December 10, 2010
HUD PowerSaver Pilot Loan Program
The U.S. Department of Housing and Urban Development (HUD) recently announced the creation of a
pilot loan program for home energy improvements. The PowerSaver loan program is a new, energy-
focused variant of the Title I Property Improvement Loan Insurance Program (Title I Program) and is
planned for introduction in early 2011. The PowerSaver pilot will provide lender insurance for secured
and unsecured loans up to $25,000 to single family homeowners. These loans will specifically target
residential energy efficiency and renewable energy improvements. HUD estimates the two-year pilot1
will fund approximately 24,000 loans worth up to $300 million; the program is not capped. The
Federal Housing Administration (FHA), HUD‟s mortgage insurance unit, will provide up to $25
million in grants as incentives to participating lenders. FHA is seeking lenders in communities
with existing programs for promoting residential energy upgrades.2
Title I Program Background
The federal government has used home loan insurance as a prescription for economic troubles and
tight credit since the Great Depression and passage of the 1934 National Housing Act that created the
Title I program and the much larger Title II program.3 Title I is aimed primarily at financing
improvements to the basic livability or utility of existing homes. PowerSaver is the latest iteration on
Title I and is aimed specifically at home energy improvements.
Through the Title I Program, FHA insures secured and unsecured loans made by private lenders,
offering consumers the opportunity to obtain more affordable home improvement loans. Lending
institutions make loans from their own funds to eligible borrowers to finance these improvements.
These loans may be unsecured if they are $7,500 or less and must be secured with a first or second
property lien above $7,500. FHA insures private lenders against the risk of default for up to 90 percent
of any single loan.4 Loan volume under Title I has declined in the last decade from about 14,000 loans
totaling $175 million in 2000 to about 4,000 loans totaling $58 million to date in 2010. Consumer
The work described in this Policy Brief was funded by the Department of Energy Office of Energy Efficiency and
Renewable Energy, Weatherization and Intergovernmental Program under Contract No. DE-AC02-05CH11231.
Please direct questions or comments to Mark Zimring (firstname.lastname@example.org) or Ian Hoffman (email@example.com).
HUD may extend the duration of the pilot program beyond the two-year pilot for a fuller assessment of the performance of
The terms home energy upgrade and home energy retrofit are used interchangeably.
Through Title II, FHA provides first mortgage insurance for a number of single-family loan products including 203k loans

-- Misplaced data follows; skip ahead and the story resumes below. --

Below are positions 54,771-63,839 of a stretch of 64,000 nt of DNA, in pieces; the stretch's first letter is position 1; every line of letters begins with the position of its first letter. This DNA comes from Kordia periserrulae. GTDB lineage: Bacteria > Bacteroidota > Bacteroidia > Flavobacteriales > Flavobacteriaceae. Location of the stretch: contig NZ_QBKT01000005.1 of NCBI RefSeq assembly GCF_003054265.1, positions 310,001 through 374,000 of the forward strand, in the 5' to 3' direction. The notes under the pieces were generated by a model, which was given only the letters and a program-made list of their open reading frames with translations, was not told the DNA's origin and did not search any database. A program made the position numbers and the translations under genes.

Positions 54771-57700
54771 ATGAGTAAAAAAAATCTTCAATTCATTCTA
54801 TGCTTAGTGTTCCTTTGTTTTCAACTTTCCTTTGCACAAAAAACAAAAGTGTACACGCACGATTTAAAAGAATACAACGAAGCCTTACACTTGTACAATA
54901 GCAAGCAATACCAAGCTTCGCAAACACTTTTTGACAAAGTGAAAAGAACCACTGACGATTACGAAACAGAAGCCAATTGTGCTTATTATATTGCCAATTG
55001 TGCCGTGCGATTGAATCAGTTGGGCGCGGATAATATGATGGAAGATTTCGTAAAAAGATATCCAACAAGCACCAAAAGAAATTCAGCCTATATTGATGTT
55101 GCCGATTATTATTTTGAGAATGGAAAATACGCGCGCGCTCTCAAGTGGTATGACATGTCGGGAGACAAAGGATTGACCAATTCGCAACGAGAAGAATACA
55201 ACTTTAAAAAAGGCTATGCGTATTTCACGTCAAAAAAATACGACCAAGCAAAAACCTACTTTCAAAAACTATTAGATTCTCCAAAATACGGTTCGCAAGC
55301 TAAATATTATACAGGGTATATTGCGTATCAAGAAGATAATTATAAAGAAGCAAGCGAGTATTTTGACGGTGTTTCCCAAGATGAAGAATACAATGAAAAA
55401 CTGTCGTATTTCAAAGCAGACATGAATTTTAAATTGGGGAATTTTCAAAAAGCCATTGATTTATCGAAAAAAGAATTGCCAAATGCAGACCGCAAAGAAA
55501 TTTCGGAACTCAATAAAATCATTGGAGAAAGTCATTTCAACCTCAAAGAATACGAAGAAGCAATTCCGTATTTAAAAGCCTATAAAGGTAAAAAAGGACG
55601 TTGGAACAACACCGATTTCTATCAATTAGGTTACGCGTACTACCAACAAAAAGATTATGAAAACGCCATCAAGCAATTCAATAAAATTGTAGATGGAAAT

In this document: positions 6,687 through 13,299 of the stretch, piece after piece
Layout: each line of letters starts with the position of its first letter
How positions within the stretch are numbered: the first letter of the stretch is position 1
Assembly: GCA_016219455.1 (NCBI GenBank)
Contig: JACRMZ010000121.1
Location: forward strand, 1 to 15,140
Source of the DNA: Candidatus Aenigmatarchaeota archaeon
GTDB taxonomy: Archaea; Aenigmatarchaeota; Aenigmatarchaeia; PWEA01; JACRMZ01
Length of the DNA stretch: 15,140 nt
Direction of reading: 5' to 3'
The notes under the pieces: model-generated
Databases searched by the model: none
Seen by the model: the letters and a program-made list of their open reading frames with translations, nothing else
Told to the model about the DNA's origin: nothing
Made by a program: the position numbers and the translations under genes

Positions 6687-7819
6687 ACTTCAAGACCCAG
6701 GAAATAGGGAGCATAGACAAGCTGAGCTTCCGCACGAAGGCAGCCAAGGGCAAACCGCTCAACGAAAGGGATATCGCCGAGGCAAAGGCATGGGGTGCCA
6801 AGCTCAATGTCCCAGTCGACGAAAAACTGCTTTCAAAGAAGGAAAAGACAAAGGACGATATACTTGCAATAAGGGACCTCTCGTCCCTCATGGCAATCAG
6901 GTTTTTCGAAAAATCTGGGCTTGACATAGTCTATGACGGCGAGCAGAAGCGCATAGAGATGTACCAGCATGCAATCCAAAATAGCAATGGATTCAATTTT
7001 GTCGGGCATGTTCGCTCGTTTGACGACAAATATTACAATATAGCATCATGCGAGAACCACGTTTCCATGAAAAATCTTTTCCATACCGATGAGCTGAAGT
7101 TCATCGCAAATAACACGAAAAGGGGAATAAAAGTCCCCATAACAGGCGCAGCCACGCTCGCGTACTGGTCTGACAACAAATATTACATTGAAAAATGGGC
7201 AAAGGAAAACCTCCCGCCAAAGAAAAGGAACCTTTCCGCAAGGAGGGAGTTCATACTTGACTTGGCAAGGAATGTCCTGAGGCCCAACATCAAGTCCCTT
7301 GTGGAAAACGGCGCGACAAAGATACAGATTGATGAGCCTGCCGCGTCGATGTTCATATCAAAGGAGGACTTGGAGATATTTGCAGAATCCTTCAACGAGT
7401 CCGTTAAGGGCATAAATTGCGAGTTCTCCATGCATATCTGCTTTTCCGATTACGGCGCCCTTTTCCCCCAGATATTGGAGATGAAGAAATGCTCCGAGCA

and Energy Efficient Mortgages (EEMs). These products are targeted at insuring financing and refinancing of home
purchases and reconstruction. For more information on the range of loan products insured through Title II, visit:
FHA‟s liability is capped at 10 percent of the amount of all insured Title I loans in the financial institution‟s portfolio.
HUD PowerSaver Pilot Loan Program 2
priorities for Title I borrowing have favored additions to their homes and repainting, for example, over
energy-related investments such as insulation or more efficient central heating and air conditioning. In
recent years, fewer than 1,000 Title I loans have been made annually for all purposes than include
some energy improvement.5
The PowerSaver pilot will exclusively target secured and unsecured loans for residential energy
efficiency and renewable energy improvements and aims to address a number of the lender and
borrower issues that have limited the popularity of Title I loans. The existing Title I program will also
remain in place during the PowerSaver pilot.
The PowerSaver Pilot
FHA developed PowerSaver using the statutory authority and regulatory framework for its Title I
program. Through PowerSaver, HUD projects that approximately 24,000 FHA-insured loans worth
approximately $300 million will be originated over the two-year pilot period, though there is no cap on
this program. Like Title I loans, PowerSaver loans will be issued by private lenders and backed by
FHA insurance that protects those lenders in the event of default.6 In addition, two recent laws – the
Act for an Energy Efficient Mortgage Innovation Fund and the Consolidated Appropriations Act of
2010 (CAA) – direct HUD to allocate $25 million towards catalyzing innovations in the residential
energy efficiency sector with the potential to help create a standardized home energy upgrade market.
FHA plans to deploy this $25 million primarily to provide incentive payments to participating lenders.
FHA‟s goals for the pilot program are to:
Facilitate the testing and scaling of a mainstream financing product for home energy upgrade loans
that includes liquidity options for lenders, resulting in more affordable and widely available loans
than are currently available for home energy upgrades
Establish a robust set of data on home energy improvements and their impact – on energy savings,
borrower income, property value, and other metrics – for the purpose of driving development and
expansion of mainstream mortgage products to support home energy upgrades